Newspaper article International New York Times

For Many Chinese, the Song in Their Hearts Is an Insect's

Newspaper article International New York Times

For Many Chinese, the Song in Their Hearts Is an Insect's

Article excerpt

Chirping bugs like katydids, cicadas and crickets are prized as pets and are ingrained in the culture.

Mosquitoes. Flies. Cockroaches. The bugs that thrive in the heat of summer vex Chinese urban dwellers just as they do in most of the world.

But in China, some insects are viewed not as pests, but as pets - - especially if they sing for their supper.

Chirping bugs like katydids, cicadas and crickets are prized throughout the country, collected by children and old men who keep them in clay vessels or bamboo cages and nourish them with grains of rice and razor-thin slices of green onion.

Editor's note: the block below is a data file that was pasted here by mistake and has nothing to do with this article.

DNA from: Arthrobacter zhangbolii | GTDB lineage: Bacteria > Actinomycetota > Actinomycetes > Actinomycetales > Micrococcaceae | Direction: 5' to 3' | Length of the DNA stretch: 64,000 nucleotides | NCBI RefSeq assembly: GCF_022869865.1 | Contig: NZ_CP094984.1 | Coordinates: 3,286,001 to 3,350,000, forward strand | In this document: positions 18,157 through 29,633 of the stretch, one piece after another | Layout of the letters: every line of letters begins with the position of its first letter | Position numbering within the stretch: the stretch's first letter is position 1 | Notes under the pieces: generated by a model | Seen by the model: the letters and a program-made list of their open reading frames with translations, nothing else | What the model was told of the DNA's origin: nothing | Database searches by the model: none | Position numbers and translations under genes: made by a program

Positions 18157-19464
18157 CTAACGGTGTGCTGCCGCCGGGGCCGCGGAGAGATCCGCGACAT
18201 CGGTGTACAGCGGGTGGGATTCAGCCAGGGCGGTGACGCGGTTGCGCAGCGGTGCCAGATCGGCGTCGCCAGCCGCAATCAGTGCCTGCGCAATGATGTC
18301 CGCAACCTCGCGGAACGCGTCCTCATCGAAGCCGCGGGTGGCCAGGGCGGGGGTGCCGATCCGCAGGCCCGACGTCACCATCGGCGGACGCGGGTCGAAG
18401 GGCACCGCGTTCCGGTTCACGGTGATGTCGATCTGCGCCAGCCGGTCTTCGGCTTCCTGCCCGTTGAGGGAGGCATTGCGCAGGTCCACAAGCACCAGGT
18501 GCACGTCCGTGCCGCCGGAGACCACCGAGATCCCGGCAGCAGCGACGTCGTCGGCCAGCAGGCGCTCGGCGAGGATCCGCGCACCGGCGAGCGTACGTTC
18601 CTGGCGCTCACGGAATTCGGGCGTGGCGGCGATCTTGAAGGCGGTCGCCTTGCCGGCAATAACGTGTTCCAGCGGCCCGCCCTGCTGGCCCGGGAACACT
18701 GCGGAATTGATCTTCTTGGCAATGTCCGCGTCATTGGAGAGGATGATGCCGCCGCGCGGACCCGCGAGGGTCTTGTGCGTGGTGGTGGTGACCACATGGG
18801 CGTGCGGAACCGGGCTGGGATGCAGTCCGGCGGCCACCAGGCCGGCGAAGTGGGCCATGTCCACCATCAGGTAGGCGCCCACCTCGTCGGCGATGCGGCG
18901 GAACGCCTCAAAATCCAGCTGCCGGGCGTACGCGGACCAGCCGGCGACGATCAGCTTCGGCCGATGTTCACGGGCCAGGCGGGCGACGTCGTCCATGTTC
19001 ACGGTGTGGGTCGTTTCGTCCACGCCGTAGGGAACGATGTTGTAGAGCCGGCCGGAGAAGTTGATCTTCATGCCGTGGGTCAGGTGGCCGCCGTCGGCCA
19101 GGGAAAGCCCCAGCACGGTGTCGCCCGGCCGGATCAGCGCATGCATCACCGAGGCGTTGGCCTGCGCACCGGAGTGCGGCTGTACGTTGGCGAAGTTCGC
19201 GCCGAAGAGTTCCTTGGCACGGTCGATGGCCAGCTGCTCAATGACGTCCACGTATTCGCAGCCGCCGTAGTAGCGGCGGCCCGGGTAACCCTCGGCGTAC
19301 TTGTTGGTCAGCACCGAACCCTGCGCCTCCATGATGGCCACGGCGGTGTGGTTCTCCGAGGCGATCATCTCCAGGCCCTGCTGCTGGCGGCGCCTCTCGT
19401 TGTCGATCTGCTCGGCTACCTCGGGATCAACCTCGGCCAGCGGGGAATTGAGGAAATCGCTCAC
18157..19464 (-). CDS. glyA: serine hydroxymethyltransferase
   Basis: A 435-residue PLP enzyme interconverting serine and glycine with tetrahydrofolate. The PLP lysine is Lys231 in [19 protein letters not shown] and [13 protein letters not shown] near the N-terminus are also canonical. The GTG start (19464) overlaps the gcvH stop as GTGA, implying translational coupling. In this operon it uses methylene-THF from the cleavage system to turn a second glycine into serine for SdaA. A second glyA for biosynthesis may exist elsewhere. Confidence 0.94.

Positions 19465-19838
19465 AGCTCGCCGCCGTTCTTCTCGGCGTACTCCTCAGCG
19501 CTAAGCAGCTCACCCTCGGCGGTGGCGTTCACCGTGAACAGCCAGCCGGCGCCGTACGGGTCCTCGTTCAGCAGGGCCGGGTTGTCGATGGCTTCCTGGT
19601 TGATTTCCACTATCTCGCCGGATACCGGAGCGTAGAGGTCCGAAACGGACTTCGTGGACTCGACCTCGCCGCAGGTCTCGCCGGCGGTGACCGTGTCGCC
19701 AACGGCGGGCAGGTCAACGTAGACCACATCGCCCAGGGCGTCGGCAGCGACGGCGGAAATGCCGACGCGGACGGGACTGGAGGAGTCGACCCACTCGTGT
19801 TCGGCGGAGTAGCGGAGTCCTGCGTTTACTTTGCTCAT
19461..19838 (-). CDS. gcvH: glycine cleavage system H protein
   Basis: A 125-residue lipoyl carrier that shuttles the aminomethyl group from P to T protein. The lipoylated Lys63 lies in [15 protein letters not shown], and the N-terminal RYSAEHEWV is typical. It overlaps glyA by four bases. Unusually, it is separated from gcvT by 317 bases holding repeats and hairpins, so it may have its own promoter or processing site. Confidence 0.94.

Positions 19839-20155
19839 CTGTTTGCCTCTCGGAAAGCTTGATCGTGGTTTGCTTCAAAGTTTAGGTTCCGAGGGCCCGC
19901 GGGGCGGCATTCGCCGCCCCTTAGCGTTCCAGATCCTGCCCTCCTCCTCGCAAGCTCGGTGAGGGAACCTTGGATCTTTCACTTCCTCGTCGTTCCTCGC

Crickets are even bred for their fighting prowess, and a pedigreed champion can be worth hundreds of dollars. But typical crooners can be bought for a few dollars.

"Summer isn't complete without the sound of a singing katydid in your courtyard," said Wang Xiaoming, 68, a lifelong Beijing resident who lives in a traditional hutong neighborhood, a warren of narrow alleys that are the last bastion of many Chinese traditions. …

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